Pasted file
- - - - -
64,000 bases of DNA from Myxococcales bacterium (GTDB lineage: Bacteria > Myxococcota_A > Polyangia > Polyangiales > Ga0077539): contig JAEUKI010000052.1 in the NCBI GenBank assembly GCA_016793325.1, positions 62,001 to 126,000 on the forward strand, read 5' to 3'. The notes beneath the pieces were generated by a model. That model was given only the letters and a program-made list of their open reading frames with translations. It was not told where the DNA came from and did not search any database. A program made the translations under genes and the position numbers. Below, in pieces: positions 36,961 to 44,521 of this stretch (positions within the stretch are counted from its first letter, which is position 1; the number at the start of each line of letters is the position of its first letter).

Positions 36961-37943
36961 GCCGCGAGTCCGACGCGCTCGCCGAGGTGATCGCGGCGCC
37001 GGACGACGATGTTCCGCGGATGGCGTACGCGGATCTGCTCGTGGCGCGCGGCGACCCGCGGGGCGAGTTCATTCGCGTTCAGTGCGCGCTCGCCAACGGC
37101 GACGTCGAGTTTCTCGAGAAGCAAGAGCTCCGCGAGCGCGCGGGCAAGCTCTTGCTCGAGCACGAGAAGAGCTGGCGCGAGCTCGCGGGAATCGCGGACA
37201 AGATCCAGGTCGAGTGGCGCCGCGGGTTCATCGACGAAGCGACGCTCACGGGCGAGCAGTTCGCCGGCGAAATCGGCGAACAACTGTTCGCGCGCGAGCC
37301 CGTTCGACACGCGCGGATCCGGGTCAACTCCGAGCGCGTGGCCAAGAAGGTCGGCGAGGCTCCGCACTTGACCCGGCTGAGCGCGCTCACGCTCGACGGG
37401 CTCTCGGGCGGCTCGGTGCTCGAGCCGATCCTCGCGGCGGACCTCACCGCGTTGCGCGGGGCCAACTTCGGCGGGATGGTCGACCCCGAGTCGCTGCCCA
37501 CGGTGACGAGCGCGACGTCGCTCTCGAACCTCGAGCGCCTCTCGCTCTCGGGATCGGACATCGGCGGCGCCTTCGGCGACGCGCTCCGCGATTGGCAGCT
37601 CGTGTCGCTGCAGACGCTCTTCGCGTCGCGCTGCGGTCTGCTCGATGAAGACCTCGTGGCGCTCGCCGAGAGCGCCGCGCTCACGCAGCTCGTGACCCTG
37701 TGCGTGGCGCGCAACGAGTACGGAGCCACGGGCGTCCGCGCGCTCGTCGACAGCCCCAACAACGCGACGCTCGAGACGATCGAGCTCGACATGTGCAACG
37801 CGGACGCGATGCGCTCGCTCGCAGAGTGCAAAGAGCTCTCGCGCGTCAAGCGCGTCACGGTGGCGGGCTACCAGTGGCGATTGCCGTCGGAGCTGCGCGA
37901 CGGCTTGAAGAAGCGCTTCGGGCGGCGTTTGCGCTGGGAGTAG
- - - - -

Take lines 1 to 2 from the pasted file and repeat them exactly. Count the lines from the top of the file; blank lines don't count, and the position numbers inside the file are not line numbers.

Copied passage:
64,000 bases of DNA from Myxococcales bacterium (GTDB lineage: Bacteria > Myxococcota_A > Polyangia > Polyangiales > Ga0077539): contig JAEUKI010000052.1 in the NCBI GenBank assembly GCA_016793325.1, positions 62,001 to 126,000 on the forward strand, read 5' to 3'. The notes beneath the pieces were generated by a model. That model was given only the letters and a program-made list of their open reading frames with translations. It was not told where the DNA came from and did not search any database. A program made the translations under genes and the position numbers. Below, in pieces: positions 36,961 to 44,521 of this stretch (positions within the stretch are counted from its first letter, which is position 1; the number at the start of each line of letters is the position of its first letter).

Positions 36961-37943